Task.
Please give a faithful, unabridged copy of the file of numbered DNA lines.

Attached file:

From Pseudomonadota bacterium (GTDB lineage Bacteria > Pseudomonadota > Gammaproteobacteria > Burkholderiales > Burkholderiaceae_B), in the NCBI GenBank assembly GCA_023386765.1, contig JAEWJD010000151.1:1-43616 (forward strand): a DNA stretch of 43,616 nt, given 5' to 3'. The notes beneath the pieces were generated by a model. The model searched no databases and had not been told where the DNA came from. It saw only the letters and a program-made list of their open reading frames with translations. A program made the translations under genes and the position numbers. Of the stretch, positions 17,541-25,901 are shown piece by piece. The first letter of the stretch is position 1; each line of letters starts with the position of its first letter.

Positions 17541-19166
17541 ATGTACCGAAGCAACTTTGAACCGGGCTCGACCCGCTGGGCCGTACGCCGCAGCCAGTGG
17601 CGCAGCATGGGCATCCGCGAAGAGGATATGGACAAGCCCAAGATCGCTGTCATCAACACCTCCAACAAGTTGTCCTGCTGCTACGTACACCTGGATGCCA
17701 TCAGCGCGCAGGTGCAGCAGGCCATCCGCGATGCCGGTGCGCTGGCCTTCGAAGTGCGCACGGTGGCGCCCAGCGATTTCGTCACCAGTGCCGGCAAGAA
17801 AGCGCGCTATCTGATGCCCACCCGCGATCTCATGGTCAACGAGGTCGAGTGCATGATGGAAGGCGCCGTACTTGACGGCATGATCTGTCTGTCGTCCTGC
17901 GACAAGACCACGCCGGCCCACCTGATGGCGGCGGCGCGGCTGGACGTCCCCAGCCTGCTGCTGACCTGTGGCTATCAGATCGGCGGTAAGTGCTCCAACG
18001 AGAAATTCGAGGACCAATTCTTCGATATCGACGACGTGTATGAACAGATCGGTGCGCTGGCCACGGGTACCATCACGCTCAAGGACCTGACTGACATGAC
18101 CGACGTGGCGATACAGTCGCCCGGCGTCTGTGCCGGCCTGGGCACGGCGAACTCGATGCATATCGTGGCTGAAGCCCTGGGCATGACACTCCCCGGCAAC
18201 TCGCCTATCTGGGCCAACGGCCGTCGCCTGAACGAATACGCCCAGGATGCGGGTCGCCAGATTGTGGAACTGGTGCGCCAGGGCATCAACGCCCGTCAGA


From Pseudomonadota bacterium (GTDB lineage Bacteria > Pseudomonadota > Gammaproteobacteria > Burkholderiales > Burkholderiaceae_B), in the NCBI GenBank assembly GCA_023386765.1, contig JAEWJD010000151.1:1-43616 (forward strand): a DNA stretch of 43,616 nt, given 5' to 3'. The notes beneath the pieces were generated by a model. The model searched no databases and had not been told where the DNA came from. It saw only the letters and a program-made list of their open reading frames with translations. A program made the translations under genes and the position numbers. Of the stretch, positions 17,541-25,901 are shown piece by piece. The first letter of the stretch is position 1; each line of letters starts with the position of its first letter.

Positions 17541-19166
17541 ATGTACCGAAGCAACTTTGAACCGGGCTCGACCCGCTGGGCCGTACGCCGCAGCCAGTGG
17601 CGCAGCATGGGCATCCGCGAAGAGGATATGGACAAGCCCAAGATCGCTGTCATCAACACCTCCAACAAGTTGTCCTGCTGCTACGTACACCTGGATGCCA
17701 TCAGCGCGCAGGTGCAGCAGGCCATCCGCGATGCCGGTGCGCTGGCCTTCGAAGTGCGCACGGTGGCGCCCAGCGATTTCGTCACCAGTGCCGGCAAGAA
17801 AGCGCGCTATCTGATGCCCACCCGCGATCTCATGGTCAACGAGGTCGAGTGCATGATGGAAGGCGCCGTACTTGACGGCATGATCTGTCTGTCGTCCTGC
17901 GACAAGACCACGCCGGCCCACCTGATGGCGGCGGCGCGGCTGGACGTCCCCAGCCTGCTGCTGACCTGTGGCTATCAGATCGGCGGTAAGTGCTCCAACG
18001 AGAAATTCGAGGACCAATTCTTCGATATCGACGACGTGTATGAACAGATCGGTGCGCTGGCCACGGGTACCATCACGCTCAAGGACCTGACTGACATGAC
18101 CGACGTGGCGATACAGTCGCCCGGCGTCTGTGCCGGCCTGGGCACGGCGAACTCGATGCATATCGTGGCTGAAGCCCTGGGCATGACACTCCCCGGCAAC
18201 TCGCCTATCTGGGCCAACGGCCGTCGCCTGAACGAATACGCCCAGGATGCGGGTCGCCAGATTGTGGAACTGGTGCGCCAGGGCATCAACGCCCGTCAGA